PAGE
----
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Bar Corallini seating

Bar Corallini has an attractive atmosphere with comfortable leather seats. 

Before Food Fight opened Bar Corallini in early June, it was calling it a casual Italian restaurant. It may be more relaxed than its upscale sister restaurant Cento, across from the Overture Center, but it’s plenty high brow and spendy.

It helps to make reservations at least a couple of days in advance if you don’t want to eat at 9 p.m., or 5 p.m., like I did one recent Friday.

The one upside of dining early was that we qualified for the “aperitivo hour,” from 4 p.m. to 6 p.m. daily, and 10 p.m. until closing Friday and Saturday, when the bar’s draft Negroni and Venetian spritzes are $6 ($2 off).

Bar Corallini interior

Dining in the long, narrow section across from the open kitchen can get uncomfortably hot.

Bar Corallini’s draft Negroni, the famous Italian cocktail, is made with local State Line Distillery gin, Campari and sweet vermouth, and served on the rocks with a slice of orange. It was strong, fruity and a little spicy, and my friend who ordered it preferred my lighter spritz, so we swapped.

Corallini’s spritz is an easy summer drink, made with one of four spirits, sparkling water and prosecco, and served in a large wine glass with lots of ice. I had mine with aperol, a fashionable Italian liqueur with rhubarb and a blend of herbs and roots, and was glad to switch to the Negroni, which was great for sipping over the course of the meal.

Another friend, who complains about wine prices almost everywhere he goes, was happy to find a deep, fruity $8 glass of Nero d’Avola on tap.

As for food, the mezze maniche ($16) was about as classic as it gets, the ridged tubes of pasta the size and shape of half a rigatoni. The braised tomato sauce was rich with caramelized onions, roasted tomatoes, roasted peppers and chunks of high-quality sausage.

Bar Corallini pasta

The mezze maniche has ridged tubes of pasta the size and shape of half a rigatoni, in a rich tomato sauce with sausage, caramelized onions, tomatoes and roasted peppers.

The menu is heavy on pasta and pizza, with only three entrées outside those categories. The chicken piccata ($22) with breast meat pounded flat, was overcooked and had a heavy, crispy breading. But the lemon-white wine sauce, bedazzled with plump capers, was all buttery goodness. A tangle of arugula came on the side, instead of pasta, and it benefited from a dappling of the dish’s sauce.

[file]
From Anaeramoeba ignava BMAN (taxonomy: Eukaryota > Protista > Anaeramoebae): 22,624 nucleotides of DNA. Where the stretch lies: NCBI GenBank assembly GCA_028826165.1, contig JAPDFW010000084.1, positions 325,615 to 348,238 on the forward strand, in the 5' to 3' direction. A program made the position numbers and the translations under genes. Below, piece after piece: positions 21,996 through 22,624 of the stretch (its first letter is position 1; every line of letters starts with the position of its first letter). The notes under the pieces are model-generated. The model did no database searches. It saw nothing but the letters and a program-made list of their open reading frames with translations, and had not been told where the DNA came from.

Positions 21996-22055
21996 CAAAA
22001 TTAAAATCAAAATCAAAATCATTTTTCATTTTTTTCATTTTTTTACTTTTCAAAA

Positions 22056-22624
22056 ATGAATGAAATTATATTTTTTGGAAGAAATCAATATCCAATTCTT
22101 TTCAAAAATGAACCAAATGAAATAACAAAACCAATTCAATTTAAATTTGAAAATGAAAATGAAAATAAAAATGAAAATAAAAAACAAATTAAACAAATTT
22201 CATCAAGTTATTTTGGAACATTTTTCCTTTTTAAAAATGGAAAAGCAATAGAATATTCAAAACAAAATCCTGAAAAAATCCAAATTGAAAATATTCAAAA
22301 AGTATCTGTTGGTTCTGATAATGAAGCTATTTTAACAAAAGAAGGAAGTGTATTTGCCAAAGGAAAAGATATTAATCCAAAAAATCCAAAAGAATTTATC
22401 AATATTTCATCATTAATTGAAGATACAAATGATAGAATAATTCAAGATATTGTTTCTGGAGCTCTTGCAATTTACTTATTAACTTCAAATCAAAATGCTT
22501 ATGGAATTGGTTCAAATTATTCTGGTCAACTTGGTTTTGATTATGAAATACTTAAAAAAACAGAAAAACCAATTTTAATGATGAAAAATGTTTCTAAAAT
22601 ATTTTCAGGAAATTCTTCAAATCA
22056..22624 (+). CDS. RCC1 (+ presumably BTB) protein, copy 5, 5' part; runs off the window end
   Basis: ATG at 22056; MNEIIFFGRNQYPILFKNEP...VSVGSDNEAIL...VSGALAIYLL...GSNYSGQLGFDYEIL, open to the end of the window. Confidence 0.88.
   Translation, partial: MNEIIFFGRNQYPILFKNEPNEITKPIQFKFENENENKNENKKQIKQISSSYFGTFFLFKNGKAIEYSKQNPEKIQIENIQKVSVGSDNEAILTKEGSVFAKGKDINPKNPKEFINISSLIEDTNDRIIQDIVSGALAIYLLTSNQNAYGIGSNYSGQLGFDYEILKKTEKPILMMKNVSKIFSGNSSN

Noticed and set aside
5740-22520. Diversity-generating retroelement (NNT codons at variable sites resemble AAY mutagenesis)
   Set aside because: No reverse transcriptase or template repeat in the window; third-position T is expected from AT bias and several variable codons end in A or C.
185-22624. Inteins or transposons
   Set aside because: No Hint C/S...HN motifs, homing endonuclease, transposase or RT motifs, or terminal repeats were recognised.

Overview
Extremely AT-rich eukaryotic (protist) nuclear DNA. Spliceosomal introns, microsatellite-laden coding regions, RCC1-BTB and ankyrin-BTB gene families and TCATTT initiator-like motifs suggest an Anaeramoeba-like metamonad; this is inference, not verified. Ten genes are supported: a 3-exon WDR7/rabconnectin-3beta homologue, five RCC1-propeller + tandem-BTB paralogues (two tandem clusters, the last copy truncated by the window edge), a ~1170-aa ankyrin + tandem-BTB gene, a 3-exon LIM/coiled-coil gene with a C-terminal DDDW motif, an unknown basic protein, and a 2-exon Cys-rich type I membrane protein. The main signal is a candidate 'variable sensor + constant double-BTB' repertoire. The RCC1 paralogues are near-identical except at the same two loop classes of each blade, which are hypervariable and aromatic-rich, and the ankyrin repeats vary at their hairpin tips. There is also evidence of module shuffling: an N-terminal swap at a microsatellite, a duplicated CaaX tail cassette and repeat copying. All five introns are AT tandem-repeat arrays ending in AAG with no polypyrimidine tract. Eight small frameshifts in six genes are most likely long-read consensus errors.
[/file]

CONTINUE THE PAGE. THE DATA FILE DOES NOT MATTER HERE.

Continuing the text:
Corallini offers three salads among its antipasti, and we probably made the wrong choice with the insalata tricolore ($11) with three colors of greens: bibb lettuce, arugula and radicchio.

It had two bits of orange, six toasted hazelnuts, and three small slices of sugar snap peas. It could have been a winning salad if it had more of each. Instead, finding those items was more like a treasure hunt. A white wine vinaigrette and Parmigiano-Reggiano were applied sparingly, highlighting the freshness of the lettuce.

A high point of the meal was the eggplant fritters ($11), five large, breaded balls filled with more cheese than eggplant. The menu identified the cheese as ricotta, aged provolone and Parmigiano-Reggiano, and it was the perfect mix. They were served with the same excellent tomato sauce as on the pasta.

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The fritters were similar, but better, than the arancini, or fried rice balls, that have been a staple of Cento’s menu since day one.

Bar Corallini plants

Bar Corallini is more restaurant than bar, with "Corallini" meaning "little coral" in Italian.

For dessert, our fantastic server went over the many gelato choices ($5 for a small scoop) from Baron’s Gelato in Sheboygan, and two stood out: basil and olive oil. We went with the basil and it was the hit of the night: Fresh, subtle, and above all, unique. Now I’m eager to try the olive oil.

Our server offered still or sparkling water (on tap at no charge) and since one member of our party asked for still, she brought cold carafes of each.

Food Fight did a nice job converting the former Chocolaterian Cafe, badly damaged by fire in February 2018, into an attractive space with comfortable leather seats. Larger parties get big, elegant round booths in front.

We were seated in the narrow section across from the open kitchen, where it got uncomfortably warm. A Food Fight official said they’ve solved the heat problem by adding an air conditioner.

The spacious, handsome washrooms are in keeping with the care and expense that went into the total renovation.

Corallini means “little corals” in Italian and is the nickname for the locals from Torre del Greco, Italy, the hometown of the restaurant’s chef, Giovanni Novella, who is a partner in the restaurant. Novella has been with Food Fight for nearly four years, first as executive chef at Cento, then at Fresco.

Bar Corallini exterior

Bar Corallini is in the former Chocolaterian, which was badly damaged in a fire in February 2018.

Counting Bar Corallini, Food Fight runs 20 restaurants in and around Madison with amazing success. Few of them have closed.

The restaurant group did dispense with its high-end Pasta Per Tutti, which it ran from 1993 to 2003 on Atwood Avenue, across from Corallini, where the group’s Tex Tubb’s Taco Palace is now.

Food Fight brazenly touts Cento as “Madison’s Premier Italian Restaurant,” but Corallini is every bit as good, or better.

Read restaurant news at go.madison.com/restaurantnews

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